Interesting tidbit from James Dean of Florida Today:
How could the 45th Space Wing support national security missions if fires closed Vandenberg for 12, 18 or 24 months, Monteith asked his safety and flight analysts?
First, they looked north, but Newfoundland proved too difficult an obstacle. Turning their attention south, a path materialized.
“They crunched numbers for about eight months, and I am confident we can go south,” said Monteith.
Monteith did not detail the precise trajectory, but said it involved “a little jog shortly off the pad” to turn south once offshore, “and then we’d skirt Miami.”
The rocket’s first stage would drop safely before reaching Cuba, he said. The second stage would be so high up by the time it flew over the island that no special permissions would be required.
This will only get really interesting when someone books a launch to use such a path, and any thoughts of consolidating all US launch infrastructure to a single location are nonsensical, but the possibility does enable some fun discussions for those working on Falcon Heavy and New Glenn, specifically.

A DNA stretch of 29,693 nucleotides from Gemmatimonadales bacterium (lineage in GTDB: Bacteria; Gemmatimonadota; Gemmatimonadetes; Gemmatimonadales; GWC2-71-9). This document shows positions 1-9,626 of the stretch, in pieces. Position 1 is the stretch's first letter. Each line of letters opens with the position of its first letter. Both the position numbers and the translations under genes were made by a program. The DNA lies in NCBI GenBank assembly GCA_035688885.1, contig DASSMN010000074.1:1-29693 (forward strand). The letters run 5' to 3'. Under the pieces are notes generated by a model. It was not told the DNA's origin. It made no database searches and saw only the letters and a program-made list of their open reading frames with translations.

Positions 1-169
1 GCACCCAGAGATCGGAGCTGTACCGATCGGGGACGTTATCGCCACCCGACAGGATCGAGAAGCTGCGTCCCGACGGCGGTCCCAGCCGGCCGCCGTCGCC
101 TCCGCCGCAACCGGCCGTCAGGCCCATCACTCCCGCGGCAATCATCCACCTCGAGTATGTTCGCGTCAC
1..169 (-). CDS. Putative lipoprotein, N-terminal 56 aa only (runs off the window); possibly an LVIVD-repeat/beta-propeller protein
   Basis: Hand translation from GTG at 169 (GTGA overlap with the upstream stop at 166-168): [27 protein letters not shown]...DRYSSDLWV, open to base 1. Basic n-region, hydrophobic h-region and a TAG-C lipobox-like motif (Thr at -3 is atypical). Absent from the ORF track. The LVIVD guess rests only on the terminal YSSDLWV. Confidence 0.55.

Those two vehicles have quite a bit of payload margin, and their polar plans aren’t quite clear—we don’t know what if anything Blue Origin has in mind for polar launches with New Glenn, and I haven’t heard substantial discussion of Falcon Heavy support out at Vandenberg in over a year (though that could easily be explained by the amount of pad work SpaceX has on its plate right now).
Vulcan seems less likely to use such a path. ULA has a plan to transition Atlas pads to Vulcan pads on both coasts, and because of Vulcan’s solid booster-based architecture, they don’t have payload margin to spare without adding quite a bit of cost.